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Journal of Animal and Veterinary Advances
Year: 2009 | Volume: 8 | Issue: 7 | Page No.: 1392-1401
Effects of Dietary Protein Sources on the Rumen Microorganisms and Fermentation of Goats
H.R. Wang , M.Z. Wang and L.H. Yu
 
Abstract: The objectives of this study were to investigate how rumen fermentation, microbial community and Microbial Protein (MCP) yields changed with dietary protein. Experiments were conducted using four goats fitted with rumen cannula in a 4x4 Latin square design. Experimental diets were divided into 4 groups according to their nitrogen source, which was feather meal (A), corn gluten meal (B), soybean meal (C) and fish meal (D), respectively. The results showed that the mean pH value of group A and C were high, the reverse was true for group B and D (p<0.05); the change patterns of pH with time differed from each other although, the mean pH value of group A and C (B and D) seemed to be similar. Concentration of NH3-N ranged between 6.77-21.67 mg/100 mL, the lowest average NH3-N concentration (11.08 mg/100 mL) was observed in feather meal supplemental diet (A), while, the highest peak occurred in soybean meal supplemental diet (C) (15.04 mg/100 mL). No significant difference was detected in VFA concentrations among groups, except for valeric acid. Yields of microbial protein also varied with diets; microbial protein of the group C and D were comparatively higher than that of the group A and B (p<0.05); while, bacterial protein yields of group C was significantly higher than that of other 3 groups, protozoa to bacteria ratio was also lowest in group C. Further genetic fingerprint analysis revealed that microbial profile was modified by dietary protein within bacteria or protozoa community. It was concluded that rumen fermentation, microbial profile and rumen microbial protein could be modified properly by dietary protein.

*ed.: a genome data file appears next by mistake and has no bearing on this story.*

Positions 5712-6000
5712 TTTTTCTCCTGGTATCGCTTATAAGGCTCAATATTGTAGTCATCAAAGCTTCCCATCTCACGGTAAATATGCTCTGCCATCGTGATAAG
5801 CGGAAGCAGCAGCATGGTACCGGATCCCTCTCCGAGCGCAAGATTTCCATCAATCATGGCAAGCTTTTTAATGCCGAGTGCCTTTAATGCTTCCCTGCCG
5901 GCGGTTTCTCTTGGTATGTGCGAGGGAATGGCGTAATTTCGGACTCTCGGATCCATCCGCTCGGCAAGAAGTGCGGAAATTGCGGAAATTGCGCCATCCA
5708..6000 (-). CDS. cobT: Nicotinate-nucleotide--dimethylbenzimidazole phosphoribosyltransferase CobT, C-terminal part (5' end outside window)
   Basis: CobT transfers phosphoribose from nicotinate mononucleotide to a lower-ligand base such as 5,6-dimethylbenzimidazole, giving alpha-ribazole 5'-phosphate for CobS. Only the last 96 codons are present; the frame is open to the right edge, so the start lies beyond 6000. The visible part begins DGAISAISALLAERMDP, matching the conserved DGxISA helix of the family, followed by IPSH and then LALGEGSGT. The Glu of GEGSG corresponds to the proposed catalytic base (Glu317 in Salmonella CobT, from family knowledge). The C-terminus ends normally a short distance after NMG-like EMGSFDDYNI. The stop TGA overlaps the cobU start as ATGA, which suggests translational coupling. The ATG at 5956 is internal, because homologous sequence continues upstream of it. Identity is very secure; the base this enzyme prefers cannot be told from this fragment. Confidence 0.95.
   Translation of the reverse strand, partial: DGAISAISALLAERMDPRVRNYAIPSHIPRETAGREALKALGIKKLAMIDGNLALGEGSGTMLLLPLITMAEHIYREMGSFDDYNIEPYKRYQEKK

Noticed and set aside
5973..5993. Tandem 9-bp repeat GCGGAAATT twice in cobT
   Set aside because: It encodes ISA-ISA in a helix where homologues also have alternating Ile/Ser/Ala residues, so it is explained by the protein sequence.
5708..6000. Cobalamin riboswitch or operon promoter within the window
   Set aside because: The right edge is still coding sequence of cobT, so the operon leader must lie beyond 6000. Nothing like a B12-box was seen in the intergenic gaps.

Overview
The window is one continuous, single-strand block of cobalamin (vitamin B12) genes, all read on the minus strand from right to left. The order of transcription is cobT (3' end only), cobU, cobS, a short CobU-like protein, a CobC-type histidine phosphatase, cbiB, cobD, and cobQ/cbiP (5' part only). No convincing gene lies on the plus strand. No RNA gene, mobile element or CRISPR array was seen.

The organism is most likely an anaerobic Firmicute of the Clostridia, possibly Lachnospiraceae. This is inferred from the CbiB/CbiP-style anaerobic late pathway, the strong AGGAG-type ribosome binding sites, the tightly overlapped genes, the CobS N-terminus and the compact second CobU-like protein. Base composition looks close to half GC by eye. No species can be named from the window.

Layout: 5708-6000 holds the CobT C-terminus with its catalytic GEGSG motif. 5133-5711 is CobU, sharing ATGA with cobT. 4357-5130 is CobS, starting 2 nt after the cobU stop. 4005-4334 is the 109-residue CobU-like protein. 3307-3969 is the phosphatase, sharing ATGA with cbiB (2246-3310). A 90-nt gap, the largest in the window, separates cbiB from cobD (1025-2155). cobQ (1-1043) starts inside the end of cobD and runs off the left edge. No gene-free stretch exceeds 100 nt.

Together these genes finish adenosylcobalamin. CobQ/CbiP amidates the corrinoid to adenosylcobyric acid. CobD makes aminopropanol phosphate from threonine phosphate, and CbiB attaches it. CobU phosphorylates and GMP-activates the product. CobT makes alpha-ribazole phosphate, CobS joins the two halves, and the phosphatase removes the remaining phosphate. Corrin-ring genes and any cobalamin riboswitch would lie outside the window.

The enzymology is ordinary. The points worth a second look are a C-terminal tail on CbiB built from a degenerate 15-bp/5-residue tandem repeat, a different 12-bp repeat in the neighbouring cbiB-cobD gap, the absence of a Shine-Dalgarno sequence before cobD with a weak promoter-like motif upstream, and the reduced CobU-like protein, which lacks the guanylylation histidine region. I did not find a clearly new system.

How to cite this article:
H.R. Wang , M.Z. Wang and L.H. Yu , 2009. Effects of Dietary Protein Sources on the Rumen Microorganisms and Fermentation of Goats. Journal of Animal and Veterinary Advances, 8: 1392-1401.
URL: http://medwelljournals.com/abstract/?doi=javaa.2009.1392.1401